Spear phishers sharpen skills, craft 'incredible' attacks, say experts
But rash of targeted attacks may also mean more companies coming clean
Computerworld - Recent break-ins at high-profile targets like the International Monetary Fund (IMF) demonstrate just how proficient hackers have become at "spear phishing," researchers said today.
"Today's spear phishing is not only more prevalent but also much more technically proficient," said Dave Jevans, chairman of the Anti-Phishing Working Group (APWG), an industry association dedicated to fighting online identity theft. Jevans is also the founder and chairman of IronKey, a Sunnyvale, Calif. security company.
"They're not going for a password, anymore, they're getting people to install crimeware on their computers," said Jevans.
Like the more common phishing, spear phishing attacks are launched as emails that try to con the recipient into clicking a link that leads to a malicious Web site. Those sites can take almost infinite forms, from fake account log-in screens to ones that tout a software upgrade to widely-used software, such as Adobe Flash.
In the second scenario, the file is not as advertised, but instead is attack code that infects the computer, giving criminals access to that machine -- and through it, others -- or to confidential information, like account passwords obtained by secretly monitoring the PC's keystrokes.
According to reports by the likes of Bloomberg, the IMF suspected that a phishing attack against one of its workers planted malware on a machine, which was then presumably used to scout the network for data to steal.
But the IMF incident was only the most recent in a series of specialized attacks this year aimed at targets from the Oak Ridge National Laboratory and the French foreign ministry to Google's Gmail.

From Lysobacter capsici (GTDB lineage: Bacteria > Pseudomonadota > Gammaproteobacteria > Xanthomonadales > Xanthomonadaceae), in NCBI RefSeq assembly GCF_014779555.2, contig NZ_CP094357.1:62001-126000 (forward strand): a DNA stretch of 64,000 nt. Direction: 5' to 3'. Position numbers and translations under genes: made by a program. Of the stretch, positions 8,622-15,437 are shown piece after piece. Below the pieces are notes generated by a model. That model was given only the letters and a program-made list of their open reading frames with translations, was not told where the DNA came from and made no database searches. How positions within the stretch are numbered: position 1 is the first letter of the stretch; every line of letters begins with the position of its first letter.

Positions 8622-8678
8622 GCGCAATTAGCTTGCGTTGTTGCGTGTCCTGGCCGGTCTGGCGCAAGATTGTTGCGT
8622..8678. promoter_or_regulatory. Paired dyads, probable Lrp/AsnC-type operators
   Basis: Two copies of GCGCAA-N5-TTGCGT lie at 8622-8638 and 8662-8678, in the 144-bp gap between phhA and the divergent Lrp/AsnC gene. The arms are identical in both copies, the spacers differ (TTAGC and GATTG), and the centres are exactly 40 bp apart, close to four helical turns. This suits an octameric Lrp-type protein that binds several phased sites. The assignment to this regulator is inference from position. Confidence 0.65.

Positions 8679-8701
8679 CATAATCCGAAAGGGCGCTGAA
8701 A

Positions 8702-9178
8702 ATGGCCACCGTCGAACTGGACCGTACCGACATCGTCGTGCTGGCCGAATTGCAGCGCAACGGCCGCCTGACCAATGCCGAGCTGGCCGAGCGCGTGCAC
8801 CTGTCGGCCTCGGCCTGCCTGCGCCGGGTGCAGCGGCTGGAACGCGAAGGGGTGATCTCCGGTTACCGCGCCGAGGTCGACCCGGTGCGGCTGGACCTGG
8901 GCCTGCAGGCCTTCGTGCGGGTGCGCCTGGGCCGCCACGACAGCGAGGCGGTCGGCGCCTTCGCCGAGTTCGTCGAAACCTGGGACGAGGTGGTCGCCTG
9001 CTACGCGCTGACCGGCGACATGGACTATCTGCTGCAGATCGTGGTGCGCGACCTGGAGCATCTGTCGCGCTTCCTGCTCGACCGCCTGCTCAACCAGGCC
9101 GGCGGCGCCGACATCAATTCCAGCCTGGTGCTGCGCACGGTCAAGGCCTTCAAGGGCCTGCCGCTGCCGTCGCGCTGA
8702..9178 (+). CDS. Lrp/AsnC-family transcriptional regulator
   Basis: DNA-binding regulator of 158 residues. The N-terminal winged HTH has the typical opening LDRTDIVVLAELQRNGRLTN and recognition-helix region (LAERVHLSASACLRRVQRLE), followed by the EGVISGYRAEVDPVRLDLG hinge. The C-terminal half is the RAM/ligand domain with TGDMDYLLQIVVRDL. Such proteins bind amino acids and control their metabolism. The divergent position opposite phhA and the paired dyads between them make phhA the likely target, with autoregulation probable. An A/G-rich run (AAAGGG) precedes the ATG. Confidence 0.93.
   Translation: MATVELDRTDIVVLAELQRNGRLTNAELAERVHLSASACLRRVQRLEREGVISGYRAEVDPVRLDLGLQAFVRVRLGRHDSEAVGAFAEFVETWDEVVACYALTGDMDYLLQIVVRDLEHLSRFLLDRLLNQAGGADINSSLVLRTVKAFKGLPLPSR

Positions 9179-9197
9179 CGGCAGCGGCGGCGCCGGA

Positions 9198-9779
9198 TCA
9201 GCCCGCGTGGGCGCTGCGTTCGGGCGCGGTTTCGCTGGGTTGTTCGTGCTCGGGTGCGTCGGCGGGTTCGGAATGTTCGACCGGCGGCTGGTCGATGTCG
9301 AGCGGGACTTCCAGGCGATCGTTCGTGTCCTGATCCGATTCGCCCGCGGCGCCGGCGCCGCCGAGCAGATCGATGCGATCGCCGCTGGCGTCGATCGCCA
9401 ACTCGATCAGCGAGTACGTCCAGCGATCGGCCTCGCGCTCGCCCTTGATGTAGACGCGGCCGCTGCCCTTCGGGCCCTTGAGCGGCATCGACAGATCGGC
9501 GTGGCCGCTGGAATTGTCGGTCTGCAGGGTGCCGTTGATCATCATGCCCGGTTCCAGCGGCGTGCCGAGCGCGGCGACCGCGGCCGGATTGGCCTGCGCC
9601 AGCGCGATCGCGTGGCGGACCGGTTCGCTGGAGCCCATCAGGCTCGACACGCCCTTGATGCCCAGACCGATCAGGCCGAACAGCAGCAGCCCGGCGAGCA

All have one thing in common: They relied on spear phishing to fool users into installing malware or revealing account information.
The difference between phishing and spear phishing is while the former floods thousands or even millions of inboxes, the latter targets a small group of previously-identified people, sometimes only a handful who work at the same company or in the same organization.
It's like the difference between two letters asking for a loan: One addressed to "Occupant," the other from a best friend.
A key element of spear phishing is the reconnaissance hackers conduct before they launch their attacks, using the information they find on individuals to personalize the messages or to spoof the sending address of a colleague.
"They're doing a lot more legwork," said Jevans. "There's a lot more data on the Internet, on Facebook, on LinkedIn, that make these emails highly believable. And the malware that they're installing continues to evade antivirus software."
Kevin Haley, director of Symantec's security response team, agreed that cyber criminals have stepped up their spear phishing game.
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